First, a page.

Delight Can Trump Efficiency

David Sparks, writing for Macworld:

We’ve been using computers with keyboards and mice for decades now, and many of us are quite adept at bending this traditional paradigm to our will. Then along come the iPhone and iPad, with no hardware keyboard and much less power, and they still manage to turn the computing world on its head. “But it’s not as powerful and I can’t script it,” some power users argue. True, but there’s a reason why we love our iOS devices despite these supposed inadequacies. Simply put, they delight us.

They delight us less when they randomly reboot or apps crash, but the underlying idea is absolutely true for me as well.

When people ask me why I like to get work done on my iPad, the hardest point to get across is that I have more fun with my iPad than my Mac.

Initially, I thought that novelty could be the reason, but after four years of iPad I don’t think that’s the case anymore. It may also be that I liked working around the limitations of iOS, but ultimately that’s a weak argument because I don’t like productivity masochism and most readers aren’t interested in complex workflows or scripts.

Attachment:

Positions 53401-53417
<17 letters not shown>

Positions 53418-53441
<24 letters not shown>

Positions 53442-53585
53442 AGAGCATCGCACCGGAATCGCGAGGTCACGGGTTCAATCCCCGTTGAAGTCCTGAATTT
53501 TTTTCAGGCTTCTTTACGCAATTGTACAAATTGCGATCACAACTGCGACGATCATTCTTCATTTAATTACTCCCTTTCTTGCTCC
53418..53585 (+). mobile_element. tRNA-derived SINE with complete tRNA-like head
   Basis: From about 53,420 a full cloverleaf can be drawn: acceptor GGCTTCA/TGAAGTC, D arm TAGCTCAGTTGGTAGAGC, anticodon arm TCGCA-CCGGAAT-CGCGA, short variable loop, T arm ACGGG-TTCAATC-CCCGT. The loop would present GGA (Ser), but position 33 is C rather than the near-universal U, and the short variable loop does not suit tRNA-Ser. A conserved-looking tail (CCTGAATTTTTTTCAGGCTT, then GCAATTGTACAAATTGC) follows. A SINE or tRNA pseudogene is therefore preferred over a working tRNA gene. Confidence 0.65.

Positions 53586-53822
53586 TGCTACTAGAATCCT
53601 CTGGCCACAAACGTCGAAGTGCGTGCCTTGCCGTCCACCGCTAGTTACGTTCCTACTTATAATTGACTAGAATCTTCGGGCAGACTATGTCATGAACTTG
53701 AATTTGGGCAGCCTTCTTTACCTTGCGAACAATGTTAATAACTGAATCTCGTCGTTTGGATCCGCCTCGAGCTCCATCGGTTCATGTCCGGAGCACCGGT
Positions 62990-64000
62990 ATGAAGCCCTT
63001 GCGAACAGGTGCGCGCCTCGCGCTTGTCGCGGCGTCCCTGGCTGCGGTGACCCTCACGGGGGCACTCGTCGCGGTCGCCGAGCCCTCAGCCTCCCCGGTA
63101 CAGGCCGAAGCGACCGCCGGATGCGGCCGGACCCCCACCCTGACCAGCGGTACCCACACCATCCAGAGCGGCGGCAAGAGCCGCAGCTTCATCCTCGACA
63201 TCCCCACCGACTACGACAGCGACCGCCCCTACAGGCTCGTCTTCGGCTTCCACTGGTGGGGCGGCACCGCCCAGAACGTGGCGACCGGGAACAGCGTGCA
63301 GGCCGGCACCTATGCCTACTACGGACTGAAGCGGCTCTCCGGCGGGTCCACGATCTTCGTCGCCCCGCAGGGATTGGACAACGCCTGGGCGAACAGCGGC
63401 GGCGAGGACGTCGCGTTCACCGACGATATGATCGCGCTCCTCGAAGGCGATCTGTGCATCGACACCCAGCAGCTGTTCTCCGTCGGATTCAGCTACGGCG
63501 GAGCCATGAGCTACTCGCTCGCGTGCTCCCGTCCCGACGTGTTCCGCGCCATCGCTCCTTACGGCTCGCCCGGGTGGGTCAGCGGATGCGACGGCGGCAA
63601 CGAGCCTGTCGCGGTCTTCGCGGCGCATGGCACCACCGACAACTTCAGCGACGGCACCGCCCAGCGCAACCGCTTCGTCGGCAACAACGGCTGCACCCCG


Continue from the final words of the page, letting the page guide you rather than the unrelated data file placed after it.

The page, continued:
It’s difficult to quantify it, but I believe it’s important to have fun when working. I’m constantly amazed by the things modern iPhones and iPads can do, and I find a peculiar kind of geeky satisfaction in writing and publishing articles on the iPad or talking to people around the world with Tweetbot for iPhone. That’s why I’m always concerned when I read rumors of Apple trying to make iOS devices more like Macs – if that ever happens, I hope they won’t take the fun away but still combine delight with efficiency.